# Understand the idea of margin in contrastive loss for siamese networks

I was studying siamese networks for authentication. Loss is:

Y is 0 for dissimilar pairs and 1 for similar pairs.

D_w is the distance (e.g. euclidean distance) between two pairs (by using weights w).

If pairs are similar, then loss is equal to the green box in loss function. If pairs are dissimilar, then loss is equal to the red box in the loss function.

Suppose that we have two similar samples, then the loss is equal to the distance^2 between them. Since the aim of the training is to minimize the loss, therefore by training on similar pairs, will help to minimize the distance between similar pairs.

If we have two dissimilar samples, therefore there is an m term, which signifies margin in the loss function. According to the red box, if margin<D_w, then, loss is equal to zero. What exactly signifies the margin. What we are separating with margin? Suppose that I want to recognize face x (aim: to understand input is face x or not), what margin does? Is it something linear (like SVM margin), circle or another form? Should it have a specific form? Why if margin<D_w, loss does nothing. I do not understand this part. I do not understand if it is a learnable parameter or a pre-defined value? If it is a pre-defined value, how do we predefine it, based on which knowledge?

Edit 1: I found this explanation but I did not understand. I put it, in case it helps you to understand: taken from here:

Role of margin m: It is to be noted that the representations of negative pairs will only contribute to the loss if the estimated distance ||f(x)-f(y)|| < m. Meaning that it will no longer care how far the negative pairs x and y are once this limit reaches. So, it can focus more on the difficult to embed points.

If you look at the Loss it is composed of two parts, 1st the loss when they are similar and second the loss when they are dissimilar.

1. If model works very well, observation which are similar should have very small distance. Using Sqaure distance in first ensure that model is penalized if its gives high distance for similar observation (classes)

2. For Dissimilar observation, if two class are seprated well enough defined by Margin then the error contirbution is zero. Lets look at the example below :

Suppose we choose margin to be 10, and we have two observation where distance between them is 19,1 lets see how loss looks like

    Error Observation 1 = max(0,10-19)^2   = 0  - No Contribution to error
Error Observation 2 = max(0,10-1)^2    = 81  - High Contribution to error


As objective is to minimize loss, Observation 2 which is difficult to embed would be contibuting to loss so model can optimise for that

So margin ensure observation which have was well separated i.e. Distance Greater than Margin their contribution to error is zero. So optimisation algorithm can concentrate on seprating difficult Data Point in above example Observation 2. Thus Margin Helps on optimisation to embed difficult to seprate points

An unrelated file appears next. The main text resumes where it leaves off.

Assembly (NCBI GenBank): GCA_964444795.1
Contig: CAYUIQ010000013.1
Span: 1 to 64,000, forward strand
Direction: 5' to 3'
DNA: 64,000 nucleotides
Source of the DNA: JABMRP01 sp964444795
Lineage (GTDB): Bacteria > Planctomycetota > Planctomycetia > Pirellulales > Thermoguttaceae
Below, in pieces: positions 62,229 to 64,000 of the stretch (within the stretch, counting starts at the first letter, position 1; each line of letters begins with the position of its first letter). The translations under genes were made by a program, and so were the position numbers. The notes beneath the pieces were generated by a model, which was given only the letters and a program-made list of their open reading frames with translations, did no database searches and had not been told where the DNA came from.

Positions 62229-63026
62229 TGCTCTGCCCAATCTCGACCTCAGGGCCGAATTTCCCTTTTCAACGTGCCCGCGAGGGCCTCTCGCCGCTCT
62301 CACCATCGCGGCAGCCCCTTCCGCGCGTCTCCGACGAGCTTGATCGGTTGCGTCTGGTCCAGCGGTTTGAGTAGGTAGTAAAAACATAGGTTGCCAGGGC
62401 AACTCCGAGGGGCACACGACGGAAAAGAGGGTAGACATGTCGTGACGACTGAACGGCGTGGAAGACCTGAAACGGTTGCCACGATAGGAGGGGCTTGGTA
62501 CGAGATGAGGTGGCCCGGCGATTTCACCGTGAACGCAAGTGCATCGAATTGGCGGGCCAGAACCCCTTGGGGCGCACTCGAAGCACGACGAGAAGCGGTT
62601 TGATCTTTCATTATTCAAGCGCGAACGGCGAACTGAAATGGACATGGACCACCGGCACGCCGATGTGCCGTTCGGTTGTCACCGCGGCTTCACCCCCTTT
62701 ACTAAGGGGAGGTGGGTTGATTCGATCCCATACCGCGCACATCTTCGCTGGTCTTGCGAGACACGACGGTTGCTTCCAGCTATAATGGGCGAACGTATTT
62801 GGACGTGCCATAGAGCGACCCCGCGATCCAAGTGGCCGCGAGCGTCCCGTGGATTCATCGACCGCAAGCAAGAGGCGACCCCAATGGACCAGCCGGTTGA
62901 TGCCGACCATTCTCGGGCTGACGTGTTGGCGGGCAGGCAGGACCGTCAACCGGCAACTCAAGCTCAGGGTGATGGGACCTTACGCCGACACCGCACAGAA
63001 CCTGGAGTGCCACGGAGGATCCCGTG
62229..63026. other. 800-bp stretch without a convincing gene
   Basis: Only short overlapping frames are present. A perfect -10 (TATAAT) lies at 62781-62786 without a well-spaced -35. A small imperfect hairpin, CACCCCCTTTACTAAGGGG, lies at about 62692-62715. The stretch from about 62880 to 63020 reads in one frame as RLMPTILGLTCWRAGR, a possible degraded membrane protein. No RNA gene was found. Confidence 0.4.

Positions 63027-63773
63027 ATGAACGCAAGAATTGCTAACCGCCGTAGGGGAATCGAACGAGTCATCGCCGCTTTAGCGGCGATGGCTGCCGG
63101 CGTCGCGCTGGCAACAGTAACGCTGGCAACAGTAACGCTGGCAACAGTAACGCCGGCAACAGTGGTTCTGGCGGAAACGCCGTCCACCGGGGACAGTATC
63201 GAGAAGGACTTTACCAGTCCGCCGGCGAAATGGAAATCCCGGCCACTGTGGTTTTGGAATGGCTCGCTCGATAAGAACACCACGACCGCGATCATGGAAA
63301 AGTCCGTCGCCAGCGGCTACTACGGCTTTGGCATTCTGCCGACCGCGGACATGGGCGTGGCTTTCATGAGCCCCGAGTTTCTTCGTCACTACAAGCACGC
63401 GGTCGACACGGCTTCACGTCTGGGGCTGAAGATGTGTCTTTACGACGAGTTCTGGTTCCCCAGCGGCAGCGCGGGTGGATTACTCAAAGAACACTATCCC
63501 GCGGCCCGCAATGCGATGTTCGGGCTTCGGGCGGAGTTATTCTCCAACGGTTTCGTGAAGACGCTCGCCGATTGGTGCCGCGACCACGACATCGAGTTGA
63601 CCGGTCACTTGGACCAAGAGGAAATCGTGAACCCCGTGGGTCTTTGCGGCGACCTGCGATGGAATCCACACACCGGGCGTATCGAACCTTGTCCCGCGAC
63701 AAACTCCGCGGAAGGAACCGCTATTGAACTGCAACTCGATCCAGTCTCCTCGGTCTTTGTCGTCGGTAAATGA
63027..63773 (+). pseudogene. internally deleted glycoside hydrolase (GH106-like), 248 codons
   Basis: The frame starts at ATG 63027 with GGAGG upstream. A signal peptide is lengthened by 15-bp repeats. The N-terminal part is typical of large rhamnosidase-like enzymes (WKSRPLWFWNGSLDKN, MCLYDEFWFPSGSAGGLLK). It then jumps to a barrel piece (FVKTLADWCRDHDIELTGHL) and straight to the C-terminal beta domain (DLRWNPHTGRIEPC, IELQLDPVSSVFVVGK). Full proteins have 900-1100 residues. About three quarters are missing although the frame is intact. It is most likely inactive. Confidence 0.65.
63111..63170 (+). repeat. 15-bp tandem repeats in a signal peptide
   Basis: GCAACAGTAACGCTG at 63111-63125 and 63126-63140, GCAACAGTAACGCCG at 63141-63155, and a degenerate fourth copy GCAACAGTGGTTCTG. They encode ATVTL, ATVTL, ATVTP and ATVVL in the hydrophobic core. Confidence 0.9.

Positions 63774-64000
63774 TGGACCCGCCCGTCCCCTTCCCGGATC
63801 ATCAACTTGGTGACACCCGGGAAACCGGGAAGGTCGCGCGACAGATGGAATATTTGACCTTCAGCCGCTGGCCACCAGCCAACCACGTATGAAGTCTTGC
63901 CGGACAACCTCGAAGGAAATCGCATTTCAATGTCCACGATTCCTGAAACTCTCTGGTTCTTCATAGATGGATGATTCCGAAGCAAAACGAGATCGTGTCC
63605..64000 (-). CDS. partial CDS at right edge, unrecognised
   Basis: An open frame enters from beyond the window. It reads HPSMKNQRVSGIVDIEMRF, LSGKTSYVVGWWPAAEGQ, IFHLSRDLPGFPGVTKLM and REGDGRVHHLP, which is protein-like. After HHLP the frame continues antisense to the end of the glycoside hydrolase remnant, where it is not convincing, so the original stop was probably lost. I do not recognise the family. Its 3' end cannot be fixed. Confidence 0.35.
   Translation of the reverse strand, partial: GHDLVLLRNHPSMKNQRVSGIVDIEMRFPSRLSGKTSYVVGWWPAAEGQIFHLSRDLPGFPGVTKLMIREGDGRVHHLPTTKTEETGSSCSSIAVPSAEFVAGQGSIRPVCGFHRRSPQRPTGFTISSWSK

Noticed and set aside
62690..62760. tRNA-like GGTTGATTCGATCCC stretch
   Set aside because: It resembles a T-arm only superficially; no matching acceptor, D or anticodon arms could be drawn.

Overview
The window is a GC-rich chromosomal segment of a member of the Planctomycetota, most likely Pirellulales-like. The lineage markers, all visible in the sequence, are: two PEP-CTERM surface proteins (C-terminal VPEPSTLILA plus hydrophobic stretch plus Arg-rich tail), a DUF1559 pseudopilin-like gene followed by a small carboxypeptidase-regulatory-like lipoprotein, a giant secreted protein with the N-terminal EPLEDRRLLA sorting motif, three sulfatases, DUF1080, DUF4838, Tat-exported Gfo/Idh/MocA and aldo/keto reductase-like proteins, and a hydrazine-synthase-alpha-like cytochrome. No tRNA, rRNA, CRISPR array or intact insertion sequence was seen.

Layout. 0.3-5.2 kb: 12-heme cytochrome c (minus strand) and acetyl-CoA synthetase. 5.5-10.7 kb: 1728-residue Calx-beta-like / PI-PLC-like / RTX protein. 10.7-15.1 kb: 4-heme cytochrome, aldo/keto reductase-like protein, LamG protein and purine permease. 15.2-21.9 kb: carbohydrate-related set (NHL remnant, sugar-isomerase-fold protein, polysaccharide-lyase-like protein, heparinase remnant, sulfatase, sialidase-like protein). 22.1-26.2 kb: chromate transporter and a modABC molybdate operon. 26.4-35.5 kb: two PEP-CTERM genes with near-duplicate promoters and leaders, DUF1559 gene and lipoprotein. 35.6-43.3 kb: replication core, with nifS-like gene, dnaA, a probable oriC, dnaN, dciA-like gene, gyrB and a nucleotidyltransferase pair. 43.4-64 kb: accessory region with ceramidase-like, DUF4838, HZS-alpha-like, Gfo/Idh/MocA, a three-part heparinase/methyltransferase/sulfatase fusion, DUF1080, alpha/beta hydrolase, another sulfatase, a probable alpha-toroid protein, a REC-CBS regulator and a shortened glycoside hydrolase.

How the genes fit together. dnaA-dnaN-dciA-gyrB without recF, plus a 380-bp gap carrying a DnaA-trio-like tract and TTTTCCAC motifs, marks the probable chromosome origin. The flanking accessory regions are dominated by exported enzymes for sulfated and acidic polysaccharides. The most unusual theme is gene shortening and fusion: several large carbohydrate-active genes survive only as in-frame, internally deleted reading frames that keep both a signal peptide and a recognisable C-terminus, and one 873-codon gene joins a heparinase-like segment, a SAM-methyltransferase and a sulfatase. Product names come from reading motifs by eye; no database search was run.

The best explanation is given in A Tutorial on Energy-Based Learning by LeCun et al, concretely in section 5. Also, Learning a Similarity Metric Discriminatively, with Application to Face Verification by Chopra et al. provides a detailed analysis for the case of face verification. The motivation for introducing the margin is to avoid a collapsed solution (where the resulting energy landscape is constant or zero, that is, the model is not able to distinguish between good and bad solutions).

Training will be successful when the model associates lower energy values to correct answers, and higher energy values to incorrect answers. The paper describes in detail, what properties the loss function must fulfill. If you write the above expression in a slightly more abstract manner: $$YL_G + (1-Y)L_I$$ where $$L_G$$ is the loss for the similar pair of samples, and $$L_I$$ for the dissimilar one, how should these loss functions behave?.

You want $$L_G$$ to be monotonically increasing, so that the network learns to pull down the energy values for similar samples, and $$L_I$$ monotonically decreasing to do the opposite for dissimilar samples. The contrastive loss is just one such loss function that fulfills that condition.

Now, why the margin? If $$m=0$$ notice that both terms would then match, and after training you would be giving all samples the same energy value. This effect is shown in the following figures,

After introducing the margin, you have a well-behaved loss function

Both figures are taken from the first reference.

In addition to the wonderful explanations given above, the idea of the "margin" affects only the dissimilar case. We want two (truly) dissimilar parts to be dissimilar, but by how much? The "margin" gives you a threshold where dissimilarity error doesn't matter anymore because at such a threshold they are clearly far apart and making them more dissimilar won't help the algorithm. Rather, you want to focus on hard examples e.g. dissimilar parts that fall within the margin (appearing as though they are similar), as seen in observation 2 in @Ashwiniku918's post.